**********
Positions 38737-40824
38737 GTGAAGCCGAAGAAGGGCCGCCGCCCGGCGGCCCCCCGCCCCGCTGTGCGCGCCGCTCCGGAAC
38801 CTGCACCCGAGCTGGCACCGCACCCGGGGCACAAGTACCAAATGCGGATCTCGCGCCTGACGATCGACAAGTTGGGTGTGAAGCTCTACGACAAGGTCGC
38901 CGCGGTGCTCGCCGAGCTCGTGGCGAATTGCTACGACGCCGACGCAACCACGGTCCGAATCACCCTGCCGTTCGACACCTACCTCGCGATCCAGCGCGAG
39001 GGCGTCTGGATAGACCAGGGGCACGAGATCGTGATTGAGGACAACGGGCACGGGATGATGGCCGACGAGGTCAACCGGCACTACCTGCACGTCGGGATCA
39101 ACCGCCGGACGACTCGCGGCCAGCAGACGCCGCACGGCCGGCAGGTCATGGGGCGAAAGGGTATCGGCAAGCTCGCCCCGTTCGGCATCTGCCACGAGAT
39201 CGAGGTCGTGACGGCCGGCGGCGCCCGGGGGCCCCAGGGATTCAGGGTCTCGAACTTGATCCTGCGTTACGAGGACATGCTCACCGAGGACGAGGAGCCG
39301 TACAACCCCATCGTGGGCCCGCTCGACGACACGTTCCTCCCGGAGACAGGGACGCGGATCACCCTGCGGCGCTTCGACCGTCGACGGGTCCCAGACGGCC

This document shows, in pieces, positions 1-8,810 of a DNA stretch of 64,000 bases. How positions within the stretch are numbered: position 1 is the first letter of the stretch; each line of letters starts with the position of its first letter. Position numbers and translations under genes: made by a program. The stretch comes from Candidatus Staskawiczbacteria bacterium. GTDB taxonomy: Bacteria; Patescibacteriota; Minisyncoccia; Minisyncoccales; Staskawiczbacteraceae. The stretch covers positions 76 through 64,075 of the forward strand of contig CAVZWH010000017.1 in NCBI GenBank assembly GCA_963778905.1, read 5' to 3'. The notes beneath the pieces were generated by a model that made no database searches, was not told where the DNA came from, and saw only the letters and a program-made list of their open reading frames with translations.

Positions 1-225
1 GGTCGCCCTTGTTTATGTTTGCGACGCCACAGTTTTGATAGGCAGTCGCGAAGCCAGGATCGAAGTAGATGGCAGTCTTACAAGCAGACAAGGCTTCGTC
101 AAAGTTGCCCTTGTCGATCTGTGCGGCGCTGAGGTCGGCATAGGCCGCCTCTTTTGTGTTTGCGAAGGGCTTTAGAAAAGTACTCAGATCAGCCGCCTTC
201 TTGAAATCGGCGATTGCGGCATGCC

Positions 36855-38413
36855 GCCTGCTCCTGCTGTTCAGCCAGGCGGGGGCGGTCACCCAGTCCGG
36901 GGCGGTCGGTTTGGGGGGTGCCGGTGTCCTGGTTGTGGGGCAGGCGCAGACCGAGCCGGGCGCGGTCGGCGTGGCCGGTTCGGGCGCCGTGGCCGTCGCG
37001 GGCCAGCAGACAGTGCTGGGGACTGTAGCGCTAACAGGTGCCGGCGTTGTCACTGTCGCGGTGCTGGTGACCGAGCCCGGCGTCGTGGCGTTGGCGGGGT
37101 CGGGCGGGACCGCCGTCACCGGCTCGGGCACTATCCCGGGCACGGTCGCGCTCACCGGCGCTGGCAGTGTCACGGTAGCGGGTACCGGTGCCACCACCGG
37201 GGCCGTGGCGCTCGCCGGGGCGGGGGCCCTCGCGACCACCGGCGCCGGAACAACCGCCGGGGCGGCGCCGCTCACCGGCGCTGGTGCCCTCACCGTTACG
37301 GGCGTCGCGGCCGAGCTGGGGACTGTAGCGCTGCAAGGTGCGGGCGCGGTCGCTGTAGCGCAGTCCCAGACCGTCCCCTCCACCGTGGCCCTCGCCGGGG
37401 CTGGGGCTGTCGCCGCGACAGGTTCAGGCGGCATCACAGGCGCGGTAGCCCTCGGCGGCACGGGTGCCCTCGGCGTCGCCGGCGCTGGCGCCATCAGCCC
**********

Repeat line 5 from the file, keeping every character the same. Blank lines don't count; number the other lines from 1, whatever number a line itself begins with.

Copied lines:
39001 GGCGTCTGGATAGACCAGGGGCACGAGATCGTGATTGAGGACAACGGGCACGGGATGATGGCCGACGAGGTCAACCGGCACTACCTGCACGTCGGGATCA